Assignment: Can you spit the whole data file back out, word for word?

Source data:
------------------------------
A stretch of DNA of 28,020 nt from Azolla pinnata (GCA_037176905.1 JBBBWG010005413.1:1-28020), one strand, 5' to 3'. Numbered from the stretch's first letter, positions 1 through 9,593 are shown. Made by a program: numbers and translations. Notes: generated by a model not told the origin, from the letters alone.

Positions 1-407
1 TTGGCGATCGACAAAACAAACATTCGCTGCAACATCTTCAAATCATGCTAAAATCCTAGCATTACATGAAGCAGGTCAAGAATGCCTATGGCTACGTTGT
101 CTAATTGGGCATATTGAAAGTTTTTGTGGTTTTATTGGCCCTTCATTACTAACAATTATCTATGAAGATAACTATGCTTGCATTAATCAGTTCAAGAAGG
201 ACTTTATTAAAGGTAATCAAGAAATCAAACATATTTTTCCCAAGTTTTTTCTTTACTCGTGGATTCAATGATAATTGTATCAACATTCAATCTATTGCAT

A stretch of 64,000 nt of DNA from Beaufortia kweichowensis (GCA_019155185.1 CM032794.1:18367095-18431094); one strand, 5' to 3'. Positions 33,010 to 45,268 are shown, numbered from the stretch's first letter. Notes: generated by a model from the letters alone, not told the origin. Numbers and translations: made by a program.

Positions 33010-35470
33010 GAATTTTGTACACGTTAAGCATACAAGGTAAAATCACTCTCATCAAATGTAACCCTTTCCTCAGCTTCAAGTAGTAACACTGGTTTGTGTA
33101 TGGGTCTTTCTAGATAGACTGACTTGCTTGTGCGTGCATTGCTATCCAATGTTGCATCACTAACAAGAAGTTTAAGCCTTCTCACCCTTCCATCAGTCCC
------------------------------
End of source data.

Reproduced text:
A stretch of DNA of 28,020 nt from Azolla pinnata (GCA_037176905.1 JBBBWG010005413.1:1-28020), one strand, 5' to 3'. Numbered from the stretch's first letter, positions 1 through 9,593 are shown. Made by a program: numbers and translations. Notes: generated by a model not told the origin, from the letters alone.

Positions 1-407
1 TTGGCGATCGACAAAACAAACATTCGCTGCAACATCTTCAAATCATGCTAAAATCCTAGCATTACATGAAGCAGGTCAAGAATGCCTATGGCTACGTTGT
101 CTAATTGGGCATATTGAAAGTTTTTGTGGTTTTATTGGCCCTTCATTACTAACAATTATCTATGAAGATAACTATGCTTGCATTAATCAGTTCAAGAAGG
201 ACTTTATTAAAGGTAATCAAGAAATCAAACATATTTTTCCCAAGTTTTTTCTTTACTCGTGGATTCAATGATAATTGTATCAACATTCAATCTATTGCAT

A stretch of 64,000 nt of DNA from Beaufortia kweichowensis (GCA_019155185.1 CM032794.1:18367095-18431094); one strand, 5' to 3'. Positions 33,010 to 45,268 are shown, numbered from the stretch's first letter. Notes: generated by a model from the letters alone, not told the origin. Numbers and translations: made by a program.

Positions 33010-35470
33010 GAATTTTGTACACGTTAAGCATACAAGGTAAAATCACTCTCATCAAATGTAACCCTTTCCTCAGCTTCAAGTAGTAACACTGGTTTGTGTA
33101 TGGGTCTTTCTAGATAGACTGACTTGCTTGTGCGTGCATTGCTATCCAATGTTGCATCACTAACAAGAAGTTTAAGCCTTCTCACCCTTCCATCAGTCCC